The U.S. Air Force has begun a major transition from Windows XP and Vista to Windows 7. When the process is complete in December 2011, all of the service’s 600,000 desktop and laptop computers will be upgraded.
Speaking at a Pentagon press briefing on Nov. 2, Air Force Chief Information Officer, Lt. Gen. William Lord described the process as “a daunting task.” He added that the transition is not really a technical challenge so much as a user experience issue.
When the Air Force moved from Windows XP to Vista, Vista provided the service some “very good” security fixes, Lord noted. However, the security features also made deployment more difficult, he said.
One of the Air Forces’ goals for managing the migration to Windows 7from Windows XP and Vista is to make it seamless or “almost real time,” said Lord. The migration will provide users with the benefits of Vista’s security features without forcing users to experience the inconvenience of an extended transition. For personnel using Vista, which is the majority of the service, the transition will be nearly transparent.
Windows XP users will see more changes. There is good and bad news in this process, said Lord. The good news is that Windows 7 will provide many new features, but the downside is that the transition from Windows XP to Windows 7 will force users to change all of their computer settings. “Just when they have their machines set up exactly the way they want it, we push a change,” he said.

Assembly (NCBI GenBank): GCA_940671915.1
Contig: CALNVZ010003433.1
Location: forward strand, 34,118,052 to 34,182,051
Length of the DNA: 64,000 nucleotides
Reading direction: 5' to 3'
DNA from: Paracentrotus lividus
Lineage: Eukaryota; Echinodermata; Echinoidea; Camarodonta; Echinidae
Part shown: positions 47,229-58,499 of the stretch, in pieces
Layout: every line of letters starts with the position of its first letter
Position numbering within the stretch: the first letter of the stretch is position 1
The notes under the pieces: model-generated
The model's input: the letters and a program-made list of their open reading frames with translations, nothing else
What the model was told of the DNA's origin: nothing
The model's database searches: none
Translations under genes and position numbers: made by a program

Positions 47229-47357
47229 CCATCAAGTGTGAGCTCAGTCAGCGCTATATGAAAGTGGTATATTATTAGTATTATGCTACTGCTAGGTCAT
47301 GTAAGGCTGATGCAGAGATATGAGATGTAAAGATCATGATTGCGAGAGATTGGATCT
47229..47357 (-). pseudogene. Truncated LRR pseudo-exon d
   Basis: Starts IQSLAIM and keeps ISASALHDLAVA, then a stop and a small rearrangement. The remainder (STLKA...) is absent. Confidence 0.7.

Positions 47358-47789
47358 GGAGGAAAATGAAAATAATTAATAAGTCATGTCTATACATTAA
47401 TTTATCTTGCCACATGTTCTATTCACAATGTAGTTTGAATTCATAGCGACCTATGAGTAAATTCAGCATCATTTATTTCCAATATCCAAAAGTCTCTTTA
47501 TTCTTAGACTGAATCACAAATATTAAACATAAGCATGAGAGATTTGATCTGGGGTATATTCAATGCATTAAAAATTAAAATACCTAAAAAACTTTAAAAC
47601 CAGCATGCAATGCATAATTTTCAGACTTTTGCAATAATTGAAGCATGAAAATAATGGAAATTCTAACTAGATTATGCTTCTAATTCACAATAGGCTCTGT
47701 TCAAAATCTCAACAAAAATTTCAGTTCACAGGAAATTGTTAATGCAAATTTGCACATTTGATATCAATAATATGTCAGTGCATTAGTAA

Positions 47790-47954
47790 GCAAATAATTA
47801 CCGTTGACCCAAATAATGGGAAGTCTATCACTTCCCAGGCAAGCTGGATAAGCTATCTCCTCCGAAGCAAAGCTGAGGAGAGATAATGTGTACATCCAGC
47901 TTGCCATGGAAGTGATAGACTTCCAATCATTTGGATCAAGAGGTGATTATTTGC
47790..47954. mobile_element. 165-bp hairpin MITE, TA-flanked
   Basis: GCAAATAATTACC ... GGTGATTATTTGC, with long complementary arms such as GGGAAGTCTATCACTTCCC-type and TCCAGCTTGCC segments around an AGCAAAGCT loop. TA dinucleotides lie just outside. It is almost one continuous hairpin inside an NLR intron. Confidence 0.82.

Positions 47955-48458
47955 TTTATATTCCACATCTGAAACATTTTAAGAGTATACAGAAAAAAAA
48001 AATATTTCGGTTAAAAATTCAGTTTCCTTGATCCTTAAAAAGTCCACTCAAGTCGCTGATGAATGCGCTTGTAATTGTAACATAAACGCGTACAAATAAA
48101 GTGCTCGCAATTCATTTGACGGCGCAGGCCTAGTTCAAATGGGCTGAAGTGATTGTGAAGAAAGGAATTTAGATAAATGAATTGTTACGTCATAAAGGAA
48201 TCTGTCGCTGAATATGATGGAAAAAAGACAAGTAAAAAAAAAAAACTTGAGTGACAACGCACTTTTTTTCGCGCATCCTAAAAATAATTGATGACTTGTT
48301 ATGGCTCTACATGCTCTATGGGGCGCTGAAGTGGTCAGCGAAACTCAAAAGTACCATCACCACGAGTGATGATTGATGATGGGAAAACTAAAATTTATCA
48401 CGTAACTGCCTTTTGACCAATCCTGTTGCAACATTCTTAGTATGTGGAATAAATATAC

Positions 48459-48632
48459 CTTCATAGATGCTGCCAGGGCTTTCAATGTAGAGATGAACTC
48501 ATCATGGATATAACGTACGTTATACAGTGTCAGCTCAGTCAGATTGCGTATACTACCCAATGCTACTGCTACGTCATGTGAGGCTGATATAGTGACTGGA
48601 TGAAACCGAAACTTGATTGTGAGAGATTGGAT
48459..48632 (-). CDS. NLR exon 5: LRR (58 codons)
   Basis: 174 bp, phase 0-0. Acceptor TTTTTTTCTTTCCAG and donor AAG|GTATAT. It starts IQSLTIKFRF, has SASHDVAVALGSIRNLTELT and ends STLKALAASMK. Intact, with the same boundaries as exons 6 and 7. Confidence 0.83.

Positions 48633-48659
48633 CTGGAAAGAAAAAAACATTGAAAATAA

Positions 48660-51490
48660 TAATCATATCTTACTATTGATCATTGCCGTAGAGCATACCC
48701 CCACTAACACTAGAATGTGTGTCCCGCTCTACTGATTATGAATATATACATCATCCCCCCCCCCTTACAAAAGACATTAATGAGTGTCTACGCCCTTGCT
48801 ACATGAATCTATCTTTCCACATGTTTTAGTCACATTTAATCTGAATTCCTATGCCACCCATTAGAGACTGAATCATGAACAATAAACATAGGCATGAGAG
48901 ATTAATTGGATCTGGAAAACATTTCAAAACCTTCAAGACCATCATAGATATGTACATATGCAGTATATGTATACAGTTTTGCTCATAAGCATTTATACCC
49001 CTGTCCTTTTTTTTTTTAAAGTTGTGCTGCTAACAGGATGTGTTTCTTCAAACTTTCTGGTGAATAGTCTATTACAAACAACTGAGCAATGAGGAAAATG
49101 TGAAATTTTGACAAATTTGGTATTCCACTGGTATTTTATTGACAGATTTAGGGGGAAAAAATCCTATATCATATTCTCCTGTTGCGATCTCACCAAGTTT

Due to the major differences between Windows XP and Windows 7 software, Air Force officials anticipate a higher level of support and help desk requests. In an Air Force news release, Col. Mark Ware, director of operations for the 24th Air Force, explained that the upgrade is also tied into the acquisition of new equipment. In the statement, Ware said that with the implementation of Standard Desktop Configuration 3.1, newly purchased equipment must support Windows 7, and that that hardware will have the operating system loaded on delivery to the customer.
The Air Force needs about six to nine months to roll out a new operating system across the service, Lord said. There are about 19,000 applications running on the network, all of which can potentially experience problems when a major upgrade is implemented. “The process takes a long time because we’re trying to make sure that we fix each of applications,” he said.
Besides upgrading to Windows 7, the Air Force is also looking as IT consolidation as an efficiency and cost saving measure. By cutting the number of applications from 19,000 to 10,000, Lord said the service expects annuals saving of between $600 to $800 million by not having to maintain legacy connections.
The other services will also either migrate or are considering the possibility of moving to Windows 7. NextGov reports that the Navy is planning to migrate desktop computers connected to the Navy Marine Corps Intranet to the new operating system in January 2011. But the Army will continue using Vista for the time being, although it is testing Windows7.